Does having a female mentor affect success of mentees?


    A wave of controversy and outrage followed the recent publication of a study by AlShebi et al. from the New York University of Abu Dhabi on November 17th. In their Nature Communications paper, the authors analyzed 3 million mentor–protégé pairs to assess the impact of mentorship quality on the future scientific career of protégés. In addition, the gender of both mentors and mentees was analyzed as a potential factor affecting the quality of such mentorships. 

    The study found that increasing the number of female mentors was associated with a reduction in post-mentorship impact (fewer articles published) by female mentees. Likewise, a decrease in citations of the papers published by female-female mentor pairs was reported during the mentorship period. It concluded by saying that 'opposite-gender mentorship may actually increase the impact of women who pursue a scientific career' and that current diversity policies should be revisited.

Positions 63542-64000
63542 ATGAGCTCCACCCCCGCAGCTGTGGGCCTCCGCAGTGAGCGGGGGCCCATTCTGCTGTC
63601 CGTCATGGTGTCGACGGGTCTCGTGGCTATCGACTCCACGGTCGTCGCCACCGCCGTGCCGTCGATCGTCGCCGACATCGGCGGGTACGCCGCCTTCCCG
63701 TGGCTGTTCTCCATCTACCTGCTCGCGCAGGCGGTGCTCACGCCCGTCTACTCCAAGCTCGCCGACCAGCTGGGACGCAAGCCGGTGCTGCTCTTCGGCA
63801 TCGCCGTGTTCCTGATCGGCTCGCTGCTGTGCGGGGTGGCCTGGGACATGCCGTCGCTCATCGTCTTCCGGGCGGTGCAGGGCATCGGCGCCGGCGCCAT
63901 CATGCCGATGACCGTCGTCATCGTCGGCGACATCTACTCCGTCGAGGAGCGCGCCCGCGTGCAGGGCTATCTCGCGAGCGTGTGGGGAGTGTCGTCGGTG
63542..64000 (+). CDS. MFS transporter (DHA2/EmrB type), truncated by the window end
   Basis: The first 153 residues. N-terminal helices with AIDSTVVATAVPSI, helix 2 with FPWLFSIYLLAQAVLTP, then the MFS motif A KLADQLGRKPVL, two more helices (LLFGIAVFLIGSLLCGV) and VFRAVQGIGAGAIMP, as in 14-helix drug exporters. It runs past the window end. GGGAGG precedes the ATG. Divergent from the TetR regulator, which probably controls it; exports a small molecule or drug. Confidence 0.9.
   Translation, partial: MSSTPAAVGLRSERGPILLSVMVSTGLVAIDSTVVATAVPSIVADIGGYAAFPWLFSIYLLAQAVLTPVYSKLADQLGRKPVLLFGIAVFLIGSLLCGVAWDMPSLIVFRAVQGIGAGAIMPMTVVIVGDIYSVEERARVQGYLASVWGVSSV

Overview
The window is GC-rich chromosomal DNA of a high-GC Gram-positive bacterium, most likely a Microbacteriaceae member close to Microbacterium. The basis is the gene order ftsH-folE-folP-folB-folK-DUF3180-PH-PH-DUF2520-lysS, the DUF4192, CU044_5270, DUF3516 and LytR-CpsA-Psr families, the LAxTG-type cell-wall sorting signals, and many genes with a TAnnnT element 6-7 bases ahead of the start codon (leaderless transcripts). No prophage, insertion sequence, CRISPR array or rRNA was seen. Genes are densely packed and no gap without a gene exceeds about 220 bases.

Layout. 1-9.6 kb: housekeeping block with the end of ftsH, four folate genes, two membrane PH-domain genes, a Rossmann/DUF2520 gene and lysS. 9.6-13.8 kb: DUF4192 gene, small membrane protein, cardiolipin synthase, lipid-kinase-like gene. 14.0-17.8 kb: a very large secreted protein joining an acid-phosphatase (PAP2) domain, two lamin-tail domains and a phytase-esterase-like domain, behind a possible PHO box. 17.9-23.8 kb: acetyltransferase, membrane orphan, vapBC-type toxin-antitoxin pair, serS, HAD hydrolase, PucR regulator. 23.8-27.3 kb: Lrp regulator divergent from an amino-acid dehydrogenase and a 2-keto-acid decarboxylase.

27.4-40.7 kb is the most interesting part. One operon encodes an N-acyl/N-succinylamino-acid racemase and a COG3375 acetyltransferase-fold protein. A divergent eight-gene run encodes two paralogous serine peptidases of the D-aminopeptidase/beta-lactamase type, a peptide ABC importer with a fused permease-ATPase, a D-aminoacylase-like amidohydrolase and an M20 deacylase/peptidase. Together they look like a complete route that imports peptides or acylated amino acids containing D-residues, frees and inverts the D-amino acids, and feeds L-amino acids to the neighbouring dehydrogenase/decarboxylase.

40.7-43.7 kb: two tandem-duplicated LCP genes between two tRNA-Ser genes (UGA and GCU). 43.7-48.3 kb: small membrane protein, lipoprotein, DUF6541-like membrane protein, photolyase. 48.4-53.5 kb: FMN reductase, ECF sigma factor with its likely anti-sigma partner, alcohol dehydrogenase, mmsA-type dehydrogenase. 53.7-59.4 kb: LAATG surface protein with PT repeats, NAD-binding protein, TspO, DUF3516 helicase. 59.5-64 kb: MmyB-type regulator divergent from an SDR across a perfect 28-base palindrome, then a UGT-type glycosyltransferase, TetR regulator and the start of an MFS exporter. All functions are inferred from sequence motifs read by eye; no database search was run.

Shortly after its release, a myriad of scientists from a diverse range of backgrounds expressed their concerns and/or disagreements on social media about the interpretation of the data....


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